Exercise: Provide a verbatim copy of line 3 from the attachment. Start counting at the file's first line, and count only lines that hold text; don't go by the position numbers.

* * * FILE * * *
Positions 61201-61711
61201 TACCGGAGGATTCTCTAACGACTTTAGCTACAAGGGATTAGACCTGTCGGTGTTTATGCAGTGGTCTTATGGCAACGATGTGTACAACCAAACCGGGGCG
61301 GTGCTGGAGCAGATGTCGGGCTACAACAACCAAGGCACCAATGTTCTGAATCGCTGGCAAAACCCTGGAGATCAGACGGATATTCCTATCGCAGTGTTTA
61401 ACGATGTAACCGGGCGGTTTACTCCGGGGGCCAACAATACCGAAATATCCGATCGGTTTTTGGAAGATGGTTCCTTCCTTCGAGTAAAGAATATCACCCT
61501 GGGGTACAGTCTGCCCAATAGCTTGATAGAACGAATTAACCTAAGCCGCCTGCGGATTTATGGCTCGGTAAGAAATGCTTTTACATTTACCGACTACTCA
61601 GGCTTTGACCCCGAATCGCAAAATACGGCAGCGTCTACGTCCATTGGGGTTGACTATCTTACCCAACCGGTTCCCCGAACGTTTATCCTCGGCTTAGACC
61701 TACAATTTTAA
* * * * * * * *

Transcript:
61301 GTGCTGGAGCAGATGTCGGGCTACAACAACCAAGGCACCAATGTTCTGAATCGCTGGCAAAACCCTGGAGATCAGACGGATATTCCTATCGCAGTGTTTA